The Medieval Flower Book

PREZZO : EUR 32,50€
CODICE: ISBN 0712349456 EAN 9780712349451
DISPONIBILITA': In esaurimento

The Medieval Flower Book

PREZZO : EUR 32,50€

ISBN 0712349456
EAN 9780712349451





In esaurimento

128 pages
171 colour illustrations
Hardback with jacket
cm 22,5 x 24,5 x 1,4
gr 800


From the front flap:
Since the earliest times flowers have been appreciated for their beauty and variety, as well as their usefulness. They were, and remain, important ingredients in medicines, foodstuffs and perfumes, but they have also acquired a symbolism exploited in art and literature.
In this delightful book Celia Fisher explores the 'floral outburst' that occurred in medieval manuscripts of the 14th and 15th centuries. Drawing on the British Library's superb collection, she selects over 170 beautiful depictions from a wide range of herbals and Books of Hours, including the finely detailed Belluno Herbal and the exquisitely painted Bourdichon Hours. Looking closely at each vibrant flower illustration, she reveals the skill and artistry of its medieval creator.
For ease of reference the plants have been arranged in alphabetical order, and the text that accompanies them outlines their origin, the derivation of their name, the properties for which they were most valued, and the symbolism with which they were imbued. Thus we learn that rose campions were introduced from the Holy Land, were used for candle wicks (which gave rise to their Latin name, Lychnis, meaning 'light'), and were also part of flirting games in which girls hid the flowers in their clothes and invited the young man of their choice to find them.
The Medieval Flower Book takes us on a journey around the world and through time, exploring the ways in which practical horticulture and ancient herbal traditions influenced social, cultural and spiritual life. Flower lovers and those interested in medieval art and history will find this richly illustrated volume informative, entertaining, and, above all, a joy to behold.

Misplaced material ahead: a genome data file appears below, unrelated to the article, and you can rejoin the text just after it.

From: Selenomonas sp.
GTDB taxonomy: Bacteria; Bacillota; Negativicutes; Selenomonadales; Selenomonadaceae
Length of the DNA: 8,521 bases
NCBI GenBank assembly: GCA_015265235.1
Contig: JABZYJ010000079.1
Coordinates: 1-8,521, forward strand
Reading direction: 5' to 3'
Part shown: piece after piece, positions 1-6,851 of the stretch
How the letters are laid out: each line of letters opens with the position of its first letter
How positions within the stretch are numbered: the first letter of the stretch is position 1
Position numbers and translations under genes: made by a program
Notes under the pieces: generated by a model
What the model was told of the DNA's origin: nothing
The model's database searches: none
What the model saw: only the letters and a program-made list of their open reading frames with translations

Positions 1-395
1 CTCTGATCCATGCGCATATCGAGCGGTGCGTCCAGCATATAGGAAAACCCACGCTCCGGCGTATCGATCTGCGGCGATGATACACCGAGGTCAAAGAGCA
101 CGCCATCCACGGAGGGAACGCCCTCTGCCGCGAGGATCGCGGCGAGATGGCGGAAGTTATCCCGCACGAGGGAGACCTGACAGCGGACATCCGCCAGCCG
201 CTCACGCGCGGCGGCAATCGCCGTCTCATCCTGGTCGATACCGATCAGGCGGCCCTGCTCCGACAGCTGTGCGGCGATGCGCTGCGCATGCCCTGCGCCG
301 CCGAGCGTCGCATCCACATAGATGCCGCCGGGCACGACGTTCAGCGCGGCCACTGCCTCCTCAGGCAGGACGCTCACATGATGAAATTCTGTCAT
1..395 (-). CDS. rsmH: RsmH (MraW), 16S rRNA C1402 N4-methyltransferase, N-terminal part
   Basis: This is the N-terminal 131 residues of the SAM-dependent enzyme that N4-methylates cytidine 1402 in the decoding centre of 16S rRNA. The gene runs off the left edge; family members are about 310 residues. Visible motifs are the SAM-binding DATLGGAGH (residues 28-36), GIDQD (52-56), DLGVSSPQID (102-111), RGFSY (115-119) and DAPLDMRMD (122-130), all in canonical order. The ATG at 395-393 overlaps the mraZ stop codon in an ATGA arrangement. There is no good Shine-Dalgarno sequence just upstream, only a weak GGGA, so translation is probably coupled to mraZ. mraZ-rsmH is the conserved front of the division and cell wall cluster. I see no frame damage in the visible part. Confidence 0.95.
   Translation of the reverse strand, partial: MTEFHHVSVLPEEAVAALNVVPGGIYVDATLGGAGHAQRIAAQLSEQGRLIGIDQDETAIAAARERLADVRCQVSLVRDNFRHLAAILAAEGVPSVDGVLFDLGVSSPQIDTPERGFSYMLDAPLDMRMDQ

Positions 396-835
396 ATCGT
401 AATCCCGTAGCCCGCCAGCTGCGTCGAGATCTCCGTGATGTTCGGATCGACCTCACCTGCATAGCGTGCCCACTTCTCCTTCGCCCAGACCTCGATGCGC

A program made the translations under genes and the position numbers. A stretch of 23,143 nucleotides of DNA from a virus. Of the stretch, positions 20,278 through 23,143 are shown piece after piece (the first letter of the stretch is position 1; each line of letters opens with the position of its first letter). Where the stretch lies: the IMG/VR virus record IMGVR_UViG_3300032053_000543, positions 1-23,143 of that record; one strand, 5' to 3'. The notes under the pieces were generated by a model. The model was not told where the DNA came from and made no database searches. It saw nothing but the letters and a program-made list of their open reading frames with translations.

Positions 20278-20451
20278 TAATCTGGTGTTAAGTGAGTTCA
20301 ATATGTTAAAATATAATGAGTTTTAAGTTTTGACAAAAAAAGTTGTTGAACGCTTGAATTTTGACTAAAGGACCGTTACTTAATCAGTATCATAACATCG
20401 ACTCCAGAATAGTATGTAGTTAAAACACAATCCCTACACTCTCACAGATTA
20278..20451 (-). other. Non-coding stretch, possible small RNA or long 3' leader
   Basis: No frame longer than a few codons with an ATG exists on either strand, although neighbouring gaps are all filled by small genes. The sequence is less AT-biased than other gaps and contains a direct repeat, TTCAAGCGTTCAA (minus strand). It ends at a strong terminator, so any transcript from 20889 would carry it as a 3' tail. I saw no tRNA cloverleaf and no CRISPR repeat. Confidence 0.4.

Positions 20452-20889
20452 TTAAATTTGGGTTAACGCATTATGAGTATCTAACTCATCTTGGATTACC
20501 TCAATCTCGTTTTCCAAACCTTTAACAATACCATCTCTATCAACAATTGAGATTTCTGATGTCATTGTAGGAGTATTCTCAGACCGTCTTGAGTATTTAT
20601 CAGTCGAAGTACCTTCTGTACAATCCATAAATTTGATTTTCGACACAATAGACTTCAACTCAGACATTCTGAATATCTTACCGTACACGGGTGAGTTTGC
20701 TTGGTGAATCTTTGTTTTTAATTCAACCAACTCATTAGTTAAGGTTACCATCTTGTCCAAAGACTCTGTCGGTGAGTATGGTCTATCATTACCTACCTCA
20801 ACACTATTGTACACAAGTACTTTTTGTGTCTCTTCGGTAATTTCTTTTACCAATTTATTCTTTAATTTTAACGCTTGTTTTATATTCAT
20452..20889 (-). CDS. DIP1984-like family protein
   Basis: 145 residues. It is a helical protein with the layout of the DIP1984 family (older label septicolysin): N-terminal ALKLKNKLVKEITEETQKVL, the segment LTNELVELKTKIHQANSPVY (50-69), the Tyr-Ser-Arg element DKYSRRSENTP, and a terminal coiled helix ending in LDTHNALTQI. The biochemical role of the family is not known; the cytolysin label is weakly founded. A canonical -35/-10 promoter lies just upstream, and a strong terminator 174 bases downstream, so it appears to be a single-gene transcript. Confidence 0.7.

page 8 Introduction. Plants in Context
Descriptions of Plants
18 Acanthus
19 Anemone and Adonis
20 Apples
21 Artemisia
22 Arum
23 Balm and Melissa
24 Beans and Broadbeans
25 Betony
26 Blackberries and Raspberries
27 Bluebells
28 Borage and Comfrey
30 Broom
31 Bryony
32 Campanula
33 Campion
34 Carline thistle
35 Centaury and Cornflower
36 Cherries and Plums
38 Cinquefoil and Lady's mantle
39 Clover and Vetch
40 Columbine
41 Convolvulus
42 Corncockle and Soapwort
44 Cranesbill
45 Cyclamen
46 Daffodils
47 Daisies
48 Dill and Coriander
49 Elecampane
50 Euphorbia
51 Figs
52 Forget-me-nots and Speedwells
53 Foxgloves
54 Garlic
55 Gourds, Cucumbers and Melons
56 Hawthorn
58 Hellebores
60 Hollyhocks and Mallows
61 Honeysuckle
62 Hops
63 Houseleeks
64 Hyssop and Marjoram
66 Irises
68 Ivy and Bay
70 Jasmine
71 Larkspur and Monkshood
72 Lavender
73 Lettuce and Dandelion
74 Lilies
76 Lily of the valley and Solomon's seal
77 Lupins
78 Mandrake
79 Marigolds
80 Medlars and Pears
82 Mulberries
83 Mullein
84 Nettles and Hemp
85 Nigella
86 Nightshade
87 Oranges
88 Orchids
90 Peas
92 Peonies
93 Pepper
94 Periwinkles
95 Physalis
96 Pinks
98 Plantain
99 Pomegranates
100 Poppies
102 Primroses and Cowslips
103 Quinces and Peaches
104 Redcurrants, Blackcurrants and Gooseberries
105 Rosemary
106 Roses
108 Saffron crocuses and Safflowers
110 Sage
111 Snowdrops and Snowflakes
112 Sorrels and Woodsorrels
113 Stocks and Sweet rockets
114 Strawberries
115 Tansy and Feverfew
116 Thistles
117 Vervain and St John's wort
118 Vines
120 Violets and Violas
122 Wallflowers
123 Waterlilies
124 Further Reading
125 Index of Manuscripts
125 General Index.